A diagram of fusulinid morphology

Fusulinids are easily recognizable by their appearance- they appear to be grains of wheat. They lived from the late Mississippian to the Permian, and are excellent index fossils. Their presence indicates that the area was shallow, clear, and marine in the past. Morphologically, they are very complex. The test, as it grew, would twist into a spiral around the single cell, and would form chambers within itself. They are omnivorous, eating via reticulopodia (cell extensions), which projected through pores in the test to catch small creatures.

Classification: Protista (kingdom), Foraminifera (phylum), Granuloreticulosea (class), Foramiferida (order), Fusilinidae (family), Fusilinids (genus)

Nummulites

Nummulites

The name "nummulites" means "little coin" in Latin. The test of Nummulites is also spiraled, but does not form the same structure as that of the fusulinids. Its test takes the shape of a disc. They date from the Paleocene to the Ogliocene epochs, and are commonly found in the Middle East, North Africa, Europe, and Asia. Nummulitic limestone was what was used to build the pyramids. Extremely large for a foram, they can reach a diameter of six centimeters. This is an index fossil because it evolved quickly and was very widespread.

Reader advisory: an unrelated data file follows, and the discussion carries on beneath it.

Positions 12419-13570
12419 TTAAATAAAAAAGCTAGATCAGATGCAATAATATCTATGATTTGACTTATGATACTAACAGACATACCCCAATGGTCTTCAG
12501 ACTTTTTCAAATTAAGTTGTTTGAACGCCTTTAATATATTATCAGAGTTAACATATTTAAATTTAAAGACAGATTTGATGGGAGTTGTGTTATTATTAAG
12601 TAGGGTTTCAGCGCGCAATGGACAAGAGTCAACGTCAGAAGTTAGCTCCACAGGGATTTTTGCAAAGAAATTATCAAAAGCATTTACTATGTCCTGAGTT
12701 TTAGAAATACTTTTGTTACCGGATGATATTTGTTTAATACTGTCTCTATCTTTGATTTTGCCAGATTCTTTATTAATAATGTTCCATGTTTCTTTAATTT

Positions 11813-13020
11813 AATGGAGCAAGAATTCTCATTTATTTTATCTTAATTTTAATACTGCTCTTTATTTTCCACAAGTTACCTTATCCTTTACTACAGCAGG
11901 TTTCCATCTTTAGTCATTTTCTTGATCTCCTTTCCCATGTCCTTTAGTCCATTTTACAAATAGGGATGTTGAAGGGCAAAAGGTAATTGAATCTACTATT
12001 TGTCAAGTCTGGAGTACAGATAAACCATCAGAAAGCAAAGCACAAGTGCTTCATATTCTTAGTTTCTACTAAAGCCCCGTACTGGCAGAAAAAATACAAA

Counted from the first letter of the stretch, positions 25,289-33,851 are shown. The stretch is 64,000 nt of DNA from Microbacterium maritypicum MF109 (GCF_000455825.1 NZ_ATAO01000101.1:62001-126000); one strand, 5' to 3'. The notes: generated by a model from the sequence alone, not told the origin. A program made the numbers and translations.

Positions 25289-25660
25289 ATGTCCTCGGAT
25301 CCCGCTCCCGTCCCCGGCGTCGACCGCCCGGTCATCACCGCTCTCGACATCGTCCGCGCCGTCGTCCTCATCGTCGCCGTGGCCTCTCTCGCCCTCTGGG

Classification: Protista (kingdom), Foraminifera (phylum), Granuloreticulosea (class), Foramiferida (order), Nummulitidae (family), Nummulites (genus)

Diatoms

Diatoms under a microscope

The name "diatom" means "cut in half". Diatoms have been around since the lower Cretaceous. The official name for their group is Bacillariophyta. They are a major group of one-celled algae. Their cell wall is made of silica, and is called the frustule. They are microscopic. Diatoms carry out photosynthesis, and can be found in both marine and fresh water environments. Their body is divided into two parts, the epitheca and the hypotheca. The epitheca overlaps the hypotheca like the lid of a Petri dish. Diatoms were present in such great numbers that their remains contributed greatly to ocean sediment. The term 'diatomaceous earth' refers to sediment that is overwhelmingly composed of fossil diatoms.

Classification: Protista (kingdom), Heterokontophyta (phylum), Bacillariophyceae (class), Centrale/Pennale (order)

Animals

Invertebrate Animals

The vast majority of fossils you will need to know for the event are invertebrates. This makes sense for two reasons- invertebrates are the most common fossils throughout North America, and they are inexpensive and cheap to use as samples during the event. They may seem boring at first, but they are just as important as anything else.

Porifera